In the early stages of his career, Masta Ace was very energetic (cf. "Jeep Ass Niguh", where, tongue-in-cheek, he taunts police officers for their knee-jerk predisposition to harass black youth on city streets.) He also recorded material with a six-member supporting entourage, Masta Ace Incorporated. In light of his newly claimed status as a veteran, he has gravitated toward an earnest, matter-of-fact plainspokenness in the new millennium. Many of the songs that have lent newfound heft to his reputation are simple, no-nonsense rumination on feelings and facts of urban American life, including "Soda and Soap" and "Beautiful".[1]

During the years between his debut and his second album, Ace began having bitter feelings toward the commercial state of hip hop music, as well as the prominence of Gangsta rap, feelings which ruled the content on his second release, 1993's SlaughtaHouse, with the loose concept of the album seeing Ace taking the fake "gangsta emcees" to his "SlaughtaHouse". The album featured Ace's new crew, Masta Ace Incorporated, which included Eyceurokk, Lord Digga, Paula Perry and R&B vocalist Leschea. The singles "SlaughtaHouse", "Saturday Nite Live", "Style Wars" and "Jeep Ass Niguh" were taken from the album. The latter featured an unlisted remix titled "Born to Roll", which became a crossover single in 1994, peaking at #23 on the Billboard Hot 100 chart.[7] In the same year, Ace became a member of a temporary crew Crooklyn Dodgers, formed for the release of Spike Lee's movie, Crooklyn, along with MC's Special Ed and Buckshot of Black Moon, and recorded the title track of the album soundtrack. The song became Ace's second Hot 100 hit in 1994, peaking at #60 on the chart.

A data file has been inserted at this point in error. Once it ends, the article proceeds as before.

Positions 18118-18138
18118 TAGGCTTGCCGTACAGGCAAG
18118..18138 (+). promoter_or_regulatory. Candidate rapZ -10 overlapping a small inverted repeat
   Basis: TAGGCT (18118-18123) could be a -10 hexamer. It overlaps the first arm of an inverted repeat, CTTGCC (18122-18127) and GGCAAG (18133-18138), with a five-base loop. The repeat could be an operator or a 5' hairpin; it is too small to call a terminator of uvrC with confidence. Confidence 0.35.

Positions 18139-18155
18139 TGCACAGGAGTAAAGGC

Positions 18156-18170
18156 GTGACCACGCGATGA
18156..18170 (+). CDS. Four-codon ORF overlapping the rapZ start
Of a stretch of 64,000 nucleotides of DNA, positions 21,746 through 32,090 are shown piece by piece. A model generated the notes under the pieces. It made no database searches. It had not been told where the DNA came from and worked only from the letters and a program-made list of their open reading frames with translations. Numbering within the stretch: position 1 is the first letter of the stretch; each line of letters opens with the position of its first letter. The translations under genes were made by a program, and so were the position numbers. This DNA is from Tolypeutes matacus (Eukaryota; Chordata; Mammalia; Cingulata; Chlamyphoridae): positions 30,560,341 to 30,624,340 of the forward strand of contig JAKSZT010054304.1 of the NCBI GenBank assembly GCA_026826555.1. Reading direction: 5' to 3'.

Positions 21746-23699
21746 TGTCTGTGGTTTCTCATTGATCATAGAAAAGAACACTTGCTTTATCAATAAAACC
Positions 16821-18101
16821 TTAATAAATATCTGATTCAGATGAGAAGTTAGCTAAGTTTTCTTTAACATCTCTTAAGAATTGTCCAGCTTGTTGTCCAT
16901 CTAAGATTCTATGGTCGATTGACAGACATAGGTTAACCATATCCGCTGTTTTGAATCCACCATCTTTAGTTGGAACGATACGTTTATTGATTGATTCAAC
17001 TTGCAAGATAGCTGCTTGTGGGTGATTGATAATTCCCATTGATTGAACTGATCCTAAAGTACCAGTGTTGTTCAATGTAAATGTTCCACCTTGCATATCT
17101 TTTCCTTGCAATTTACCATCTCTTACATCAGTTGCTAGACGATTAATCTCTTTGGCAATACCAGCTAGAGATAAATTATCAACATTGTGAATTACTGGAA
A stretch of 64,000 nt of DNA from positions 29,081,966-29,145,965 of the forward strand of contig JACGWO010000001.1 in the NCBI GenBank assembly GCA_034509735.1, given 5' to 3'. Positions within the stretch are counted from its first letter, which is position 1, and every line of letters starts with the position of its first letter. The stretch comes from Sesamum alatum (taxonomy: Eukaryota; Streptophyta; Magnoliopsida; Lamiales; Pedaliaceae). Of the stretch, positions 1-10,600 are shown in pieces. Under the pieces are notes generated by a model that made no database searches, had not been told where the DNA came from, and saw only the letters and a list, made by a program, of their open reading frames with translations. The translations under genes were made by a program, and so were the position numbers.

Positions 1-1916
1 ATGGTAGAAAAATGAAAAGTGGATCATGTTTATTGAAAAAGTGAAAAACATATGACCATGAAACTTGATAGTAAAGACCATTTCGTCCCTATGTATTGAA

1995-2000[edit]